Early August saw me back east for my nephew's wedding and an appearance with the Staten Island Direwolves. I took advantage of the visit to have another sit down with my editors and publishers and told them that I didn't think I could deliver by Halloween. I thought they'd be sick about it... but I have to say, my editors and publishers are great, and they took it with surprising equanimity. (Maybe they knew it before I did). They already had contigencies in place. They had made plans to speed up production. If I could deliver WINDS OF WINTER by the end of the year, they told me, they could still get it our before the end of March.

I was immensely relieved. I had two whole extra months! I could make that, certainly. August was an insane month, too much travel, too many other obligations... but I'd have September, October, and now November and December as well. Once again I was confident I could do it.

Here it is, the first of January. The book is not done, not delivered. No words can change that. I tried, I promise you. I failed. I blew the Halloween deadline, and I've now blown the end of the year deadline. And that almost certainly means that no, THE WINDS OF WINTER will not be published before the sixth season of GAME OF THRONES premieres in April (mid April, we are now told, not early April, but those two weeks will not save me). Even as late as my birthday and our big Emmy win, I still thought I could do it... but the days and weeks flew by faster than the pile of pages grew, and (as I often do) I grew unhappy with some of the choices I'd made and began to revise... and suddenly it was October, and then November... and as the suspicion grew that I would not make it after all, a gloom set in, and I found myself struggling even more. The fewer the days, the greater the stress, and the slower the pace of my writing became.

Look, I have always had problems with deadlines. For whatever reason, I don't respond well to them. Back in November, when I returned to Northwestern to accept my Alumni Award, I told the Medill students that was why I started writing fiction instead of getting a job on a newspaper. I knew even then that daily deadlines would kill me. That was a joke, of course... but there was truth in it too. I wrote my first novel, DYING OF THE LIGHT, without a contract and without a deadline. No one even knew I was writing a novel until I sent the completed book to Kirby to sell. I wrote FEVRE DREAM the same way. I wrote THE ARMAGEDDON RAG the same way. No contracts, no deadlines, no one waiting. Write at my own pace and deliver when I'm done. That's really how I am most comfortable, even now.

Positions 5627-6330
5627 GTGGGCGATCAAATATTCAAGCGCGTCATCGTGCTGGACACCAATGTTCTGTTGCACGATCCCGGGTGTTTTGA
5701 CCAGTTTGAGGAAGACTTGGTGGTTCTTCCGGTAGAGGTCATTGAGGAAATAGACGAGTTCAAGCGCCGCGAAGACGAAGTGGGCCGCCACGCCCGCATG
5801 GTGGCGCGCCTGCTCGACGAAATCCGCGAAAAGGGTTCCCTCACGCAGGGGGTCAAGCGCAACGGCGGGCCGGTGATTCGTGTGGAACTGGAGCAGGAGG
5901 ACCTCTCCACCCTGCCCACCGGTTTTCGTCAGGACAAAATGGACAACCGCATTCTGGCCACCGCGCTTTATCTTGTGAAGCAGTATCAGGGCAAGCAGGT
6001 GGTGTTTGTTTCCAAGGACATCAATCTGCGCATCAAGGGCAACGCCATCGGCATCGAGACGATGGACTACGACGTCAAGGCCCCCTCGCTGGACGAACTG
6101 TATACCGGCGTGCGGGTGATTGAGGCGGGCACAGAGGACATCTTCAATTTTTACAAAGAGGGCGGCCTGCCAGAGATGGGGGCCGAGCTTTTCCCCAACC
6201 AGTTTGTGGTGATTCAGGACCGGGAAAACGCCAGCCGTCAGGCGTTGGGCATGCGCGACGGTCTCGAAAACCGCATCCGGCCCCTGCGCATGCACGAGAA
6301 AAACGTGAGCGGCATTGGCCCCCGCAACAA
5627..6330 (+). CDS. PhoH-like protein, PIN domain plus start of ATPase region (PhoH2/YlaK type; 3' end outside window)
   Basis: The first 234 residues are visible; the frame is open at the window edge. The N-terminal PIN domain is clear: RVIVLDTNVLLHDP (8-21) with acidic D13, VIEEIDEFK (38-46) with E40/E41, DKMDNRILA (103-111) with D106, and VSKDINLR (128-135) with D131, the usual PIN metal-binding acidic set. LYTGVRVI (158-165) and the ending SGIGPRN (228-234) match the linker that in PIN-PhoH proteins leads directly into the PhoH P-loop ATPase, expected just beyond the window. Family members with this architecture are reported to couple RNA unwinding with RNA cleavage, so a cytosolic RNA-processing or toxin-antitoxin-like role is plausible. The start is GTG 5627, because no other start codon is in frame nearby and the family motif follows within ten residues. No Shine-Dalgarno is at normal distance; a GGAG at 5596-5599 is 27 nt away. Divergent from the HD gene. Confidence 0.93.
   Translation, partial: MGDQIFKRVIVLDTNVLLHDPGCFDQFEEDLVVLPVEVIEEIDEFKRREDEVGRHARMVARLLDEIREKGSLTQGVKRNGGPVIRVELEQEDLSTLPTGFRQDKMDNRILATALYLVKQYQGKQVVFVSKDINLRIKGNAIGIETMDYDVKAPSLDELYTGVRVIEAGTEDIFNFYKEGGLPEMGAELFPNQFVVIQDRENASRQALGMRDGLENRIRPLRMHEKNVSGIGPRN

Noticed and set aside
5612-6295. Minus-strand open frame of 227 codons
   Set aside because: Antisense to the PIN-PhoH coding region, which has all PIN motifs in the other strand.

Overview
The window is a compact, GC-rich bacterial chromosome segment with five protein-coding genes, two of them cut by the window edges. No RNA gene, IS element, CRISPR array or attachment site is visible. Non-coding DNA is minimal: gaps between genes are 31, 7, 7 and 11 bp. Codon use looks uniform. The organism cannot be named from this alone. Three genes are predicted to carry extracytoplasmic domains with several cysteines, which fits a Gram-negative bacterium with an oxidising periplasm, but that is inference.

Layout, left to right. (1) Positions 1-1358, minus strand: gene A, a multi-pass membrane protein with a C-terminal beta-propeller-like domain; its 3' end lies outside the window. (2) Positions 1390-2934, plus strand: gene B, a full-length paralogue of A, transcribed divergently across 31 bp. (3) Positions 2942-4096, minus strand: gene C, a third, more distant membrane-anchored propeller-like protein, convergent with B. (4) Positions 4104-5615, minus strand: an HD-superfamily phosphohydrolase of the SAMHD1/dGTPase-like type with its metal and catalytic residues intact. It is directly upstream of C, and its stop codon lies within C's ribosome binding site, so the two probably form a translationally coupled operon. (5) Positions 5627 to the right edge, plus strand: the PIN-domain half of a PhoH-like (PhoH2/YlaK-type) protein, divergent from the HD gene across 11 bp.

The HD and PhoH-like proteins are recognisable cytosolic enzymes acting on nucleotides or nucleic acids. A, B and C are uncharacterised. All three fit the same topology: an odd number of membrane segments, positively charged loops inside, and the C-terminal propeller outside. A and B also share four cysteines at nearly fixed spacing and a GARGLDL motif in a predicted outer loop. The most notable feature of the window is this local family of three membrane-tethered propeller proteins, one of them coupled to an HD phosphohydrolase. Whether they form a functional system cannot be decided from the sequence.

But I won't make excuses. There are no excuses. No one else is to blame. Not my editors and publishers, not HBO, not David & Dan. It's on me. I tried, and I am still trying. I worked on the book a couple of days ago, revising a Theon chapter and adding some new material, and I will writing on it again tomorrow. But no, I can't tell you when it will be done, or when it will be published. Best guess, based on our previous conversations, is that Bantam (and presumably my British publisher as well) can have the hardcover out within three months of delivery, if their schedules permit. But when delivery will be, I can't say. I am not going to set another deadline for myself to trip over. The deadlines just stress me out.

I am going back to my stance from last March, before all this. It will be done when it's done. And it will be as good as I can possibly make it.

Having said all that, I know what the next question will be, because hundreds of you have already asked it of me. Will the show 'spoil' the novels?